Dr Michael Carr-Gregg’s five tips on how to help kids cope with the bushfires
Leading child psychologist Dr Michael Carr-Gregg has shared five tips for parents to help their children come to terms with the bushfires raging across the country.
They’re applicable for both children directly affected by the fires, and those who have just seen and heard about what is happening.
Dr Carr-Gregg’s five tips:
- Recognise they’ll need extra attention: “Kids are going to be more needy, psychologically, so you’re going to have to spend a little bit more time with them, allow them to be a little bit more clingy.The whole concept is to make them feel safe, and valued, and listened to in an environment of uncertainty,” Dr Carr-Gregg told 3AW’s Heidi Murphy.
- Give them time to play: “Particularly for young kids that are caught up in the fire, make sure they have time to play because kids express their feelings and thoughts through play. So if we can get them to draw, play with toys, paint, that’s a way in which we can get a sense of what’s going on in their little heads.”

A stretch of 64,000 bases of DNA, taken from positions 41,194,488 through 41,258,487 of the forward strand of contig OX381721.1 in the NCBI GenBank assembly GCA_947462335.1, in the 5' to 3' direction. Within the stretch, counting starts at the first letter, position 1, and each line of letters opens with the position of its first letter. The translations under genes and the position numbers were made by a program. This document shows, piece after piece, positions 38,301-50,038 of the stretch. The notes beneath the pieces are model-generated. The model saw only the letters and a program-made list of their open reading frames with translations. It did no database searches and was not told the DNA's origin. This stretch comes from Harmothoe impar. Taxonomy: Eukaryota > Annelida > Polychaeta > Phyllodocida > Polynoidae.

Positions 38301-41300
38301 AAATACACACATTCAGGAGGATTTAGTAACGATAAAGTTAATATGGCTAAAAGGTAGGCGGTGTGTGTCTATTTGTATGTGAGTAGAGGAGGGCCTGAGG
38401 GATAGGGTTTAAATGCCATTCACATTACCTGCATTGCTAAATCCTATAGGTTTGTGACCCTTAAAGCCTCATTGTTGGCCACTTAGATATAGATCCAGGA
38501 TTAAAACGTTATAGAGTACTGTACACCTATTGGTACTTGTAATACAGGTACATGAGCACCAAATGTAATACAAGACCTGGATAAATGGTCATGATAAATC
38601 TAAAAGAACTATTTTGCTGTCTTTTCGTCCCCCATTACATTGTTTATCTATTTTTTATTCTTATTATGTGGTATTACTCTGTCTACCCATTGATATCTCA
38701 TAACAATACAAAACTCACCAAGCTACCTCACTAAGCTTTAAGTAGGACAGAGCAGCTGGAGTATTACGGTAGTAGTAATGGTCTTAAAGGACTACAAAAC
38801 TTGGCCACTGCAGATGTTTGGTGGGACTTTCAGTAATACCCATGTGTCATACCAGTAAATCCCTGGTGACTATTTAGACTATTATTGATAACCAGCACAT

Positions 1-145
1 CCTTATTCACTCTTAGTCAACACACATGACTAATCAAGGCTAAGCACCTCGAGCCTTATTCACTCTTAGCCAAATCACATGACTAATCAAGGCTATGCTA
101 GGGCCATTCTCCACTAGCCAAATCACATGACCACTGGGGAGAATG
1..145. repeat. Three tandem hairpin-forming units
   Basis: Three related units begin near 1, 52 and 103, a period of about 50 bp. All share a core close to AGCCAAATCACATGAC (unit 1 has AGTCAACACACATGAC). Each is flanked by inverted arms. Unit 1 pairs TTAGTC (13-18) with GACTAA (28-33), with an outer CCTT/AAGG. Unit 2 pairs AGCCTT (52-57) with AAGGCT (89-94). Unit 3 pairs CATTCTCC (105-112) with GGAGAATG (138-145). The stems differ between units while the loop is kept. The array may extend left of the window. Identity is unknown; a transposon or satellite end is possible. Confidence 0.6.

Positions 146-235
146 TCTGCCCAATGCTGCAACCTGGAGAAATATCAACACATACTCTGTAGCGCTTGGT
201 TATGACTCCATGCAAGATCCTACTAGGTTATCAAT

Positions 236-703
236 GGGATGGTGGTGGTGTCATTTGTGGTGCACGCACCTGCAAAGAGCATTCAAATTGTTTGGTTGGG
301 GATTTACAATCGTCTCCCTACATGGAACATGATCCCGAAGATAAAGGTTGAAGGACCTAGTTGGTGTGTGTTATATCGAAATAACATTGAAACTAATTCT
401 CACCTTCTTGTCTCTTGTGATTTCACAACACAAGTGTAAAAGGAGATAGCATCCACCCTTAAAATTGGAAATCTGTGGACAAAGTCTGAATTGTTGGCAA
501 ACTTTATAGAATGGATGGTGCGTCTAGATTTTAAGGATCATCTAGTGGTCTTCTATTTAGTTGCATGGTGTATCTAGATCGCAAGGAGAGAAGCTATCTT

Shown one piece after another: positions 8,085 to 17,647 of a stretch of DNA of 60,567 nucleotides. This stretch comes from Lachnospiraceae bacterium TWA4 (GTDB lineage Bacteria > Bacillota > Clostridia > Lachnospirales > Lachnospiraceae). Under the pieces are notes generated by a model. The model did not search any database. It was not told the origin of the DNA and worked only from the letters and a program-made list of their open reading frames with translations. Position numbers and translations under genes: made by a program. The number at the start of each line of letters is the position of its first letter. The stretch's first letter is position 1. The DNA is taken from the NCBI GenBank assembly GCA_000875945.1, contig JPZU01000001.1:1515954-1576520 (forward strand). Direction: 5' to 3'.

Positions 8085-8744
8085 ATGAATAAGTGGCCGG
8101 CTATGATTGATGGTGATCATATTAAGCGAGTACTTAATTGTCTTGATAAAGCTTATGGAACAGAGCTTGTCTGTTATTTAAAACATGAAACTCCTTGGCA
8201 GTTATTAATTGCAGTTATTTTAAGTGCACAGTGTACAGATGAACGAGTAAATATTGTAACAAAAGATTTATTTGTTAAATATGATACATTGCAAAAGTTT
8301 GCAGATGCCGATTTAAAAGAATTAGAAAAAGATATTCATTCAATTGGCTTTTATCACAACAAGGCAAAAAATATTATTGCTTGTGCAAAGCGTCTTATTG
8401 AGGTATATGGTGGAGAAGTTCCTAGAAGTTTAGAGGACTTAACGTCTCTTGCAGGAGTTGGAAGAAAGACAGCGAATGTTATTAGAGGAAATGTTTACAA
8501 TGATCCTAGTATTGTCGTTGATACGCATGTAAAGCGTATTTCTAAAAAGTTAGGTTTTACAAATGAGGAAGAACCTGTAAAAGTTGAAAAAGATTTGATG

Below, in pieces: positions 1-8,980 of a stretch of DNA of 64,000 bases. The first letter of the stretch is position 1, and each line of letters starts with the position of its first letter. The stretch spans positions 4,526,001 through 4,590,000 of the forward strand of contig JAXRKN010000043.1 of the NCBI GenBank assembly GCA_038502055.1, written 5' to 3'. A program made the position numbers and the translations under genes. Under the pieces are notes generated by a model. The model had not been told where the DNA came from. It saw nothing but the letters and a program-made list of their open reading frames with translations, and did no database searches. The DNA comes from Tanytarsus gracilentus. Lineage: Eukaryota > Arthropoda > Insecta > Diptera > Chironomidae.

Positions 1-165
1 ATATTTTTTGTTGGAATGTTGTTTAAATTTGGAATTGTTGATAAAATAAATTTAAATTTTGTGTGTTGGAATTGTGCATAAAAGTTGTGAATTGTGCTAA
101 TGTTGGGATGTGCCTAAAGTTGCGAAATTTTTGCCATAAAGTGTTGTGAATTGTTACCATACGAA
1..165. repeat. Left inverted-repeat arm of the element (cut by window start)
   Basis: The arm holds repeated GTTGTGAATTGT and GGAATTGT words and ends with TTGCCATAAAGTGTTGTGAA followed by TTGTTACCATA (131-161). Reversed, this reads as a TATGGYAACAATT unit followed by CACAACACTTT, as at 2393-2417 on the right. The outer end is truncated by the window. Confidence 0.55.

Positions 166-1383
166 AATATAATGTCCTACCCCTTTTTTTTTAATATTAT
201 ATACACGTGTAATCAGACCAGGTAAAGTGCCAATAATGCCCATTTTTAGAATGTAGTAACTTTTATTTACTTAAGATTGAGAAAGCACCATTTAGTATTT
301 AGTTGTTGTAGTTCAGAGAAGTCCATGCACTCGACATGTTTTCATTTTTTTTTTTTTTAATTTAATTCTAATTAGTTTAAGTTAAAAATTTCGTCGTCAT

- Talk to them: “For older children, we need to get them to talk, so share their thoughts and feelings by basically being open, being guided by their curiosity. Reassure them repeatedly that they’re loved, that they’re safe, and the bottom line is a lot of people have pulled together to help the community that they might have been a part of.”
- Maintain their routine: “Kids get such comfort from traditions and rituals such as going to bed, eating and playing at the same time, so that can help restore a sense of security and normalcy.”
- Don’t overexpose them to bushfire coverage: “Let’s not overexpose them to coverage about the bushfires on the news. Sometimes it would be a good idea just to distract them while it’s on.”
Dr Carr-Gregg said encouraging kids to do something practical, such as writing notes to firefighters or raising money to help those affected by the fires, can be beneficial.
“I’m loving that because what we’re doing is giving them some meaning, some purpose and belonging, some sense of what they can do,” Dr Carr-Gregg said.
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Image: Darrian Traynor / Stringer